Messin' with the Masters

Messin' with Miro

I completed some Joan Miro inspired journal spreads prompted by "Inspired By" at Milliande.  It was an interesting prompt for me as I have never been attracted to Miro's work.  Upon studying his paintings and techniques, I was intrigued by his use of geometric shapes in his compositions, and of course, I was also intrigued by the way he used pure, bright colors.

For my first spread, I began with an craft acrylic wash of a toned-down red. Then I added a wash of white craft acrylic making sure that some of the red still showed.  After that dried, I lightly drew my sketch with pen.

I have to admit it was fun filling in blocks of pure, primary color, even though it was tedious work for me. This was a step away from "the box" for me, but taking such a risk proved enlightening to my understanding of Miro's work.

Studying Miro's  methodology gave me some insight into what his work is about.  I can't say I'm any more attracted to his work, but I'm glad I took the time to get to "know" him!

I wasn't happy with the stark white of the background, so I gave it a light layer of yellow ochre colored pencil. I decided that I wanted to explore Miro's techniques a little more and completed a second spread.

Miro is an artist whose work I may not be attracted to, but I'm happy that I took the time to understand his techniques.  I think it's always rewarding to gain new perspectives and gain insight into the things we don't immediately understand or appreciate.  

I hope you'll take time for "Messin' with the Masters".  You may be surprised at what you learn.

Messin' with Klimt

Working with with my first Klimt study became tedious and tiresome so I started another Klimt spread.  I flipped through my Klimt book and studied the beautiful way in which he rendered women.  I was drawn to the patterns in his painting, "Judith II (Salome)", and decided to sketch out something based on it.

As I began sketching, I wondered how Klimt might have painted me so I decided to make it a self portrait of sorts.

I needed to put something on the left side of my spread, and Klimt's "Death and Life" to be appealing in it's theme of life cycle.  I was drawn to the pattern and colors of death, so I began sketching that in, too.

I was eager to start painting, so I began blocking in the color on my portrait.  In Klimt's painting, the figure is seen holding the severed head of either Holofernes (if it's Judith), or the Baptist (if she represents Salome).  I thought about what I should put on my painting and I remembered Mom telling me that I should "stop wearing my heart on my sleeve." I thought about who my heart is - thus the imagery representing Keith.

As I began applying more color, I thought about the fact that my left breast - the breast reduced in size from cancer and lumpectomy, was exposed.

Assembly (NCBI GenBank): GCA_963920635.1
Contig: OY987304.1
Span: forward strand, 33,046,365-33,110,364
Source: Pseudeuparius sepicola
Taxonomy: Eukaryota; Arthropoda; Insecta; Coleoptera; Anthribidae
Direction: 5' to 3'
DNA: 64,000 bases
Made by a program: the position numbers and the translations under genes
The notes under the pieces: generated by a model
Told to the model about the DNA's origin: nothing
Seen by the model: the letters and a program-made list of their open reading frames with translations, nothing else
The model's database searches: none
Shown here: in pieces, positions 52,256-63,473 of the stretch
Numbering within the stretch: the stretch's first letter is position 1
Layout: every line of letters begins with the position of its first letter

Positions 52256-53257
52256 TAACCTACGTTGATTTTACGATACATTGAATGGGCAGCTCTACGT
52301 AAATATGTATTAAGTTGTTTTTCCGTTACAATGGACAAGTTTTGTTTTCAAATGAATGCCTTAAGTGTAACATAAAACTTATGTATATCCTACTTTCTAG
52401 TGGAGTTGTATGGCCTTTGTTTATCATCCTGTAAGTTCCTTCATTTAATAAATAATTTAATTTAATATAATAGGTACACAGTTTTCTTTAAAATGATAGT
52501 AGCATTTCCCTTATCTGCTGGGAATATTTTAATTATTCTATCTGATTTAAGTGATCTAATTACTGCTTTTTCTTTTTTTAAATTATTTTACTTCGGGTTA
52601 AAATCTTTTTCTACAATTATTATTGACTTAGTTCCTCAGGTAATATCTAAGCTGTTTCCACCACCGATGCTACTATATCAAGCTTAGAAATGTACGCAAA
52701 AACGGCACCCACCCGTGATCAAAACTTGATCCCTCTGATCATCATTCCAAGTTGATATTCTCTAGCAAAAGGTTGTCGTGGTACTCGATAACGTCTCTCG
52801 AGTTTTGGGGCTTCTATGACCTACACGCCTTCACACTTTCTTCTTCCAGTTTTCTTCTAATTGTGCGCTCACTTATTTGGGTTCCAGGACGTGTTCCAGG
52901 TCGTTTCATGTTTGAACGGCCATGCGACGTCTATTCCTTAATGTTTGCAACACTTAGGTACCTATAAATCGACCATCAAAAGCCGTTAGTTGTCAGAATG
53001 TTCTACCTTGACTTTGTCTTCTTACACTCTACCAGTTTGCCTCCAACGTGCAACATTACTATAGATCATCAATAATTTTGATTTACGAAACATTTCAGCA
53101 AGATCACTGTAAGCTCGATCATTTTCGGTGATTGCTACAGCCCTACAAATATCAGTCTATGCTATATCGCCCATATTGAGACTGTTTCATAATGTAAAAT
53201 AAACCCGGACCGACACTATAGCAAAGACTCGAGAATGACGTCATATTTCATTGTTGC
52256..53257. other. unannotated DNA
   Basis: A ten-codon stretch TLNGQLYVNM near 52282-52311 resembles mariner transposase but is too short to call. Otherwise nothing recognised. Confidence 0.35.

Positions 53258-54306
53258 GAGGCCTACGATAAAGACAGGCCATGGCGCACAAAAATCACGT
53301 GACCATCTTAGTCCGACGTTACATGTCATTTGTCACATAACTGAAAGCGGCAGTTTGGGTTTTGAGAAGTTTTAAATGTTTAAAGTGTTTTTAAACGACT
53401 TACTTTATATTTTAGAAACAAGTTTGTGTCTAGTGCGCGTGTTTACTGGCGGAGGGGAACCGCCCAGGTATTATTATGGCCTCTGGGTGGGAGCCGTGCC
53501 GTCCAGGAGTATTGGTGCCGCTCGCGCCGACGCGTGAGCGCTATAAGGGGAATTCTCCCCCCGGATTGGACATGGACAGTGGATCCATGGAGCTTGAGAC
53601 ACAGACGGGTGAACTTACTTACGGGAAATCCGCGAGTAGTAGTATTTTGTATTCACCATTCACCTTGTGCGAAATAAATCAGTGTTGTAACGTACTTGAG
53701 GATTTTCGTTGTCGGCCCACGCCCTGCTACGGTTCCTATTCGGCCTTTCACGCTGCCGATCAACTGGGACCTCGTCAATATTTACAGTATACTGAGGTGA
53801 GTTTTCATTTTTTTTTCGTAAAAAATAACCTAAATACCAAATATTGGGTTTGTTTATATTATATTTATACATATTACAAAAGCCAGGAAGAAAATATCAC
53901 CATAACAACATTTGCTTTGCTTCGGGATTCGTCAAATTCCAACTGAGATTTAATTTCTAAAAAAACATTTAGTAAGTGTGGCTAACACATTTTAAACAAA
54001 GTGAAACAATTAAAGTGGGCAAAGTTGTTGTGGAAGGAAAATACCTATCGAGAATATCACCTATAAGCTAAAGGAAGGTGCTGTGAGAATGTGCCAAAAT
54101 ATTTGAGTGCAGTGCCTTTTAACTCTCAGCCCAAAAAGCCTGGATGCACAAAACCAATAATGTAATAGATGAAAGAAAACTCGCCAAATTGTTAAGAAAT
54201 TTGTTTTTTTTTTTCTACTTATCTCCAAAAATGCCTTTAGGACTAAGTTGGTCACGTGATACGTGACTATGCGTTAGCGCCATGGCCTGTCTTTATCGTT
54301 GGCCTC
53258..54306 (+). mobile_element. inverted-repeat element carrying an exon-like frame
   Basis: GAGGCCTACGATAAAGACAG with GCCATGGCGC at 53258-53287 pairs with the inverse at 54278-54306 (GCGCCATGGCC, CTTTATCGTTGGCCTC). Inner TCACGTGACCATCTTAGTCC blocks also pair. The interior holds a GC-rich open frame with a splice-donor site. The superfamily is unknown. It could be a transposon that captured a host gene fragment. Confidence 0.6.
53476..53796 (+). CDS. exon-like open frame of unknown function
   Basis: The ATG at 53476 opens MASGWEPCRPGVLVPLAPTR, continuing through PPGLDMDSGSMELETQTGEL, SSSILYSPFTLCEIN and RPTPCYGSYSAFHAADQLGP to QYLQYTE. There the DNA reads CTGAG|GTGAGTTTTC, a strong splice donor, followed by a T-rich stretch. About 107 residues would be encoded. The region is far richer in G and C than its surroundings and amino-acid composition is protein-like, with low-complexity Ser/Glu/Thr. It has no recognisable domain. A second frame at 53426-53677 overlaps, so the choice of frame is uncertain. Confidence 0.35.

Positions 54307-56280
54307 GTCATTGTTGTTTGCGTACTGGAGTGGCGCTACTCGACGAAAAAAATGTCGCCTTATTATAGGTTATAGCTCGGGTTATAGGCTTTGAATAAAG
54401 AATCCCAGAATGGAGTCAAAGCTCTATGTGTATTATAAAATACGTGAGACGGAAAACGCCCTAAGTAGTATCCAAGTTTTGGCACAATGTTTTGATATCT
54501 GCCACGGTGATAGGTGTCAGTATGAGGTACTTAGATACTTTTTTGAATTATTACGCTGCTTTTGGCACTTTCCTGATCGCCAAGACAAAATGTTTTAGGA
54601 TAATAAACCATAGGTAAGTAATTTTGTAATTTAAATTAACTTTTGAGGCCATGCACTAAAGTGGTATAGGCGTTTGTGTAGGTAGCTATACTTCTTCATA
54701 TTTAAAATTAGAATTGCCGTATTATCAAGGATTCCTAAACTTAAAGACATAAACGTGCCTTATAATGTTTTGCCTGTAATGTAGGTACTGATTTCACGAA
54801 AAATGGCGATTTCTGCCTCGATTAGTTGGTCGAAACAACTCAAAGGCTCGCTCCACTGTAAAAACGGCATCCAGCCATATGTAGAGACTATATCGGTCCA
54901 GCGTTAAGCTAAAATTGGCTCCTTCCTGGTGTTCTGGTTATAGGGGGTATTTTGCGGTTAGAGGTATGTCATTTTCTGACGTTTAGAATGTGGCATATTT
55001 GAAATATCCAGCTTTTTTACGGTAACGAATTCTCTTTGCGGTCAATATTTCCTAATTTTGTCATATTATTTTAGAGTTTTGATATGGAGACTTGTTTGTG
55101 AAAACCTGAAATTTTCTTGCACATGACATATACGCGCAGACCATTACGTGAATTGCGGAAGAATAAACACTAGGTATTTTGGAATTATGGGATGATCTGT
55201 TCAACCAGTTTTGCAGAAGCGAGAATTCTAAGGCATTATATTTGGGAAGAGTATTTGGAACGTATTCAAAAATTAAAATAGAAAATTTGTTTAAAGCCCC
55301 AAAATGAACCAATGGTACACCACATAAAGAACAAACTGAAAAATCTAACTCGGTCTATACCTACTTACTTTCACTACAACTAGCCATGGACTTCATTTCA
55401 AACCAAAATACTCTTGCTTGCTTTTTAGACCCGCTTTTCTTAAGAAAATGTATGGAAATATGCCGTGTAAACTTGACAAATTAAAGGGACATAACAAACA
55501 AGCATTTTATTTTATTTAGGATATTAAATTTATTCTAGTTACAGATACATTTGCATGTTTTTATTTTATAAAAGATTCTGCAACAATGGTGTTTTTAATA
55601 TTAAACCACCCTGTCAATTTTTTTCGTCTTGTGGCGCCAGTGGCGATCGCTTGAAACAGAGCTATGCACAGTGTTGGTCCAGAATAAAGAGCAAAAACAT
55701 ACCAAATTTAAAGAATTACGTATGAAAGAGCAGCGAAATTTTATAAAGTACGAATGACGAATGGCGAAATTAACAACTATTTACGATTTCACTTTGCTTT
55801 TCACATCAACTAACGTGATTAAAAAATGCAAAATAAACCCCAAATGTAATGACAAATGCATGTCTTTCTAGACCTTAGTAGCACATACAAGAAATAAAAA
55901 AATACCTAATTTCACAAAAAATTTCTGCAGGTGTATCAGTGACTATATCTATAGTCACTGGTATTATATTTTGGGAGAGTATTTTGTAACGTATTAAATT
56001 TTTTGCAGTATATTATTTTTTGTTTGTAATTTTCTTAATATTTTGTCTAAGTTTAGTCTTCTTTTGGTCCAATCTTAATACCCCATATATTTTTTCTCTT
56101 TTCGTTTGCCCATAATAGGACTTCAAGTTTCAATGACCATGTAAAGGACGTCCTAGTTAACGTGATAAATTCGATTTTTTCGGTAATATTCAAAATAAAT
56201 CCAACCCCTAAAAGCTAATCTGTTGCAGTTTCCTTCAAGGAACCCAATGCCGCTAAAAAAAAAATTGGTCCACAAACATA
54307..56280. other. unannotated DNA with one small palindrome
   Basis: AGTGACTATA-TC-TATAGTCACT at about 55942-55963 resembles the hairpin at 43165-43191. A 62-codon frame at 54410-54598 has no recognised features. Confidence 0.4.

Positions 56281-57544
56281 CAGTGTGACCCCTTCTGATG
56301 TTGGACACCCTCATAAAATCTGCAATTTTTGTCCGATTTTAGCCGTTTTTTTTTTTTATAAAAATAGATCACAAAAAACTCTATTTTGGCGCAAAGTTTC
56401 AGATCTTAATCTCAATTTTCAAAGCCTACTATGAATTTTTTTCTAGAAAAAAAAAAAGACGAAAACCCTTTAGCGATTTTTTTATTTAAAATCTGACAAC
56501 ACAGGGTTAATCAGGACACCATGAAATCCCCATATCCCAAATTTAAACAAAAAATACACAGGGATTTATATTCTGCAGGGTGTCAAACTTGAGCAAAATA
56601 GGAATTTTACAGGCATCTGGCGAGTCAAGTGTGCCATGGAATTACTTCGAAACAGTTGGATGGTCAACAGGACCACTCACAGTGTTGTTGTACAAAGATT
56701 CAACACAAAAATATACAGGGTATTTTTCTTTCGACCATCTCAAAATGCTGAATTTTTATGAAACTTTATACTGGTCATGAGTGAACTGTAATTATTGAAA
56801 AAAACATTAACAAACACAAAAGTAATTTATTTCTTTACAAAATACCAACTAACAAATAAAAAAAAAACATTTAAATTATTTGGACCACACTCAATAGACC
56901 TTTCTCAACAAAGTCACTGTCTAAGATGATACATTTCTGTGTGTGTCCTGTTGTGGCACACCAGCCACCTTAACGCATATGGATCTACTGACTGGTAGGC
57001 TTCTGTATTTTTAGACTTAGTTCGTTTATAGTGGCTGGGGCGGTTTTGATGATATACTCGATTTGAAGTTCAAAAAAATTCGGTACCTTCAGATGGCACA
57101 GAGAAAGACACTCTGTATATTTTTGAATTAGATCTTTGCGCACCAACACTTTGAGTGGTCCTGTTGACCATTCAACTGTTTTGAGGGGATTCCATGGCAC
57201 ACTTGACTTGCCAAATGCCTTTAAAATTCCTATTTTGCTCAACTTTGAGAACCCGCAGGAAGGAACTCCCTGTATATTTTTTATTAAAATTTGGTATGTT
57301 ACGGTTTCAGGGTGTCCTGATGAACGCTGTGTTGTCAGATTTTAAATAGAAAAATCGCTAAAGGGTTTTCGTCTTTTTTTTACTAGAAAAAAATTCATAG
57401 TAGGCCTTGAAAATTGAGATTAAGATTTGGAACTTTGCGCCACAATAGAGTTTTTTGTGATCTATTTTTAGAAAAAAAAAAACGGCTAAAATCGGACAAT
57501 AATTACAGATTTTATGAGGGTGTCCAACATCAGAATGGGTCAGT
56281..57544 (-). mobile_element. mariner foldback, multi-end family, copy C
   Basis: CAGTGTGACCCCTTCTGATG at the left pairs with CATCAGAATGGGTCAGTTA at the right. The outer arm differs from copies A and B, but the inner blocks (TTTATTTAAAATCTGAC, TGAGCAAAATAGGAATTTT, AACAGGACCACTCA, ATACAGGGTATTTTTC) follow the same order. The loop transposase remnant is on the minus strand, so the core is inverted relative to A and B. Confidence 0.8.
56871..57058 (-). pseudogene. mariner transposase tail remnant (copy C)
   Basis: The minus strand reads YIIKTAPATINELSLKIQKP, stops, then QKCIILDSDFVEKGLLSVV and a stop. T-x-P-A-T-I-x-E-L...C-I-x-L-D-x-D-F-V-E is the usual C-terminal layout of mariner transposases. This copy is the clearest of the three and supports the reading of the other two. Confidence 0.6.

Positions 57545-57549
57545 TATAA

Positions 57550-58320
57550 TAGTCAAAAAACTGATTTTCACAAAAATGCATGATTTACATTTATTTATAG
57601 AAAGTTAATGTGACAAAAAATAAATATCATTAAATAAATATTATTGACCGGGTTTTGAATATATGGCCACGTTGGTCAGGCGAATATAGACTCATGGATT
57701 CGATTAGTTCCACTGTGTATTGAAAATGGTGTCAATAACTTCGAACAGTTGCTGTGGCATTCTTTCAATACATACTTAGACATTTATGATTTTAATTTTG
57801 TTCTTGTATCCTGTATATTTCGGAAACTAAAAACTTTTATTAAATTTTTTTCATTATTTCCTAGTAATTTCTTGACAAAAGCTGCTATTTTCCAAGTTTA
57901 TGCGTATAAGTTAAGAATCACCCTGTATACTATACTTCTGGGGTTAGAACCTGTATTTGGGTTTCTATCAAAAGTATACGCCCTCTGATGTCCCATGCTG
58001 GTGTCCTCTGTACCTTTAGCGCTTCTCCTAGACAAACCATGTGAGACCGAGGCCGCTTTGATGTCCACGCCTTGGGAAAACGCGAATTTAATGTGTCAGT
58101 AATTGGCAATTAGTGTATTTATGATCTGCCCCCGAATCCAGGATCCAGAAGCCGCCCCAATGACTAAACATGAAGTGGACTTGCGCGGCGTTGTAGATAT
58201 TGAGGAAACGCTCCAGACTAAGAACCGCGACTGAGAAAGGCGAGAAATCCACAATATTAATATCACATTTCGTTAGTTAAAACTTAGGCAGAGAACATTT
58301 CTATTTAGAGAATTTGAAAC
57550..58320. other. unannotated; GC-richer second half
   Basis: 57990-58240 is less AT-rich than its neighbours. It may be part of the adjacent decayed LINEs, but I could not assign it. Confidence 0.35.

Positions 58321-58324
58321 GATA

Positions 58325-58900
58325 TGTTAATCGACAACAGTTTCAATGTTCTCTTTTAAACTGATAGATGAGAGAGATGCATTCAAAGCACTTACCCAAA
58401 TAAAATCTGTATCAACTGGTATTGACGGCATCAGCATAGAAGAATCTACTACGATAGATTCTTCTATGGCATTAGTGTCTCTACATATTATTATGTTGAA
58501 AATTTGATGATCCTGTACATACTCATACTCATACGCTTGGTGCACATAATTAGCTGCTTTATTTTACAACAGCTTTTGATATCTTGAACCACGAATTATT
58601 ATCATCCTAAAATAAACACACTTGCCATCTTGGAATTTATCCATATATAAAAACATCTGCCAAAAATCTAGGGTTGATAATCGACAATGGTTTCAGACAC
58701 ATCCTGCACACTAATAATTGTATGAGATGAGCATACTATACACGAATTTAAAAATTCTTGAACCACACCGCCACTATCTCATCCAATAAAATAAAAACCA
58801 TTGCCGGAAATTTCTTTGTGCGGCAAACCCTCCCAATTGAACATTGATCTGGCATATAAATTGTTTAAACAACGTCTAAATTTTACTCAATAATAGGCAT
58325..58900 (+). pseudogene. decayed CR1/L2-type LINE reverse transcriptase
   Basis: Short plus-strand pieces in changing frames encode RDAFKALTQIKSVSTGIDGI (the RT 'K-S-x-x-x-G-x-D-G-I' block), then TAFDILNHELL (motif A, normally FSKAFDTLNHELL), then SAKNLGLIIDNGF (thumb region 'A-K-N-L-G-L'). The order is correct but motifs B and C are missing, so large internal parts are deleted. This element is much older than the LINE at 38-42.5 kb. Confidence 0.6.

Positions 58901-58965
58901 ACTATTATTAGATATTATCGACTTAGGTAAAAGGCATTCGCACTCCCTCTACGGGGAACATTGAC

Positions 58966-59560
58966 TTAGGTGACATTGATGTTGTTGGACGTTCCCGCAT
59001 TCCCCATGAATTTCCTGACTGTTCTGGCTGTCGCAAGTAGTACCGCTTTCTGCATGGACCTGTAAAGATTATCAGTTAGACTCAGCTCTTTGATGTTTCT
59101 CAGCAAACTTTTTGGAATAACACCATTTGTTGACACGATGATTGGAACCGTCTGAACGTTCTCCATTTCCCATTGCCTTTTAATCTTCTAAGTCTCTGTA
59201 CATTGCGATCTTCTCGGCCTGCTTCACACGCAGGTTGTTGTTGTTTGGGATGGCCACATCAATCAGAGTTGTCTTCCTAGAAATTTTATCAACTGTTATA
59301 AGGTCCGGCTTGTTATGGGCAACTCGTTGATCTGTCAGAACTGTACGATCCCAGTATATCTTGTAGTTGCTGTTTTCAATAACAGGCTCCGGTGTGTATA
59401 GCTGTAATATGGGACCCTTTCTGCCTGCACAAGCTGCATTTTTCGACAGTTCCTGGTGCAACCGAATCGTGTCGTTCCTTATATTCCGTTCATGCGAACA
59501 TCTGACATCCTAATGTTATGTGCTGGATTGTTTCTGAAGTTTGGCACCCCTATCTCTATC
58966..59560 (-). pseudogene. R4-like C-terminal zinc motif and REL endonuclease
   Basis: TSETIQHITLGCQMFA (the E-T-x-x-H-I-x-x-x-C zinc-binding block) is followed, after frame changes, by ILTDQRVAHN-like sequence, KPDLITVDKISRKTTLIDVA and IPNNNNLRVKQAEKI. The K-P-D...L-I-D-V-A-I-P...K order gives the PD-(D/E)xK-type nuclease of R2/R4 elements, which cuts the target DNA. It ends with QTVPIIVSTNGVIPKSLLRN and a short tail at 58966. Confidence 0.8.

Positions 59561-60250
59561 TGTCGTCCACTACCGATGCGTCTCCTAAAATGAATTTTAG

I thought about the irony that I had chosen "death" to place opposite my portrait and I thought about the fact that I had escaped the grip of death and remain cancer free for 12 1/2 years. 

What began as I study of Klimt's paintings became a personal story of triumph and the first representation of self acceptance after this life changing ordeal.

That death and I will one day meet is an absolute certainty.  That I have grown stronger spiritually and face each new day with possibility is another certainty.  I thank Mr. Klimt for his beautiful paintings and for helping me to see myself in a more beautiful way.

Messin' with Klimt

For some inexplicable reason, I became obsessed with the artwork of Gustav Klimt during the Christmas holiday season. I've admired his work for a long time, and years ago, I created a series of paintings inspired by his style. At that time, I didn't really "study" his method of painting, so I decided to take a closer look at his compositions.

I found this wonderful website,, and read about his life, and studied his paintings and drawings. (CAUTION: His drawings contain explicit sex imagery). It's been said that he was quite a womanizer, but what I saw as I gazed at his paintings, was a respect for women as creatures of great beauty. As I studied the patterns in his work, I suddenly remembered seeing this stunning photograph of the model, Iman, (David Bowie's wife) taken by Mark Seliger for Harper's Bazaar Magazine.

Inspired by this photo of Iman and Klimt's, "Tree of Life", I began my own journal spread in the style of Klimt.
I began with pages that I had coated with paint left over from my previous spread.

First, I roughed in the Iman inspired figure using a medium shade of ultramarine blue.

Then I took ultramarine, red, yellow and white to mix a rich brown. It had a little too much blue, so I warmed it by adding more red.

I lightly sketched in the tree trunk and a few of the main limbs with a pencil, and then I painted it in with the brown.

I then began adding details to the face and hair. I decided that I didn't like all the yellow, so I toned it down by adding pink to the background. I used the same red and white that I used for mixing the brown.

I decided that the tree was too dark, so I put a layer of orange on top of it because I knew I would be adding more blue to the spread. I added the details of the bird and then the flower shapes.

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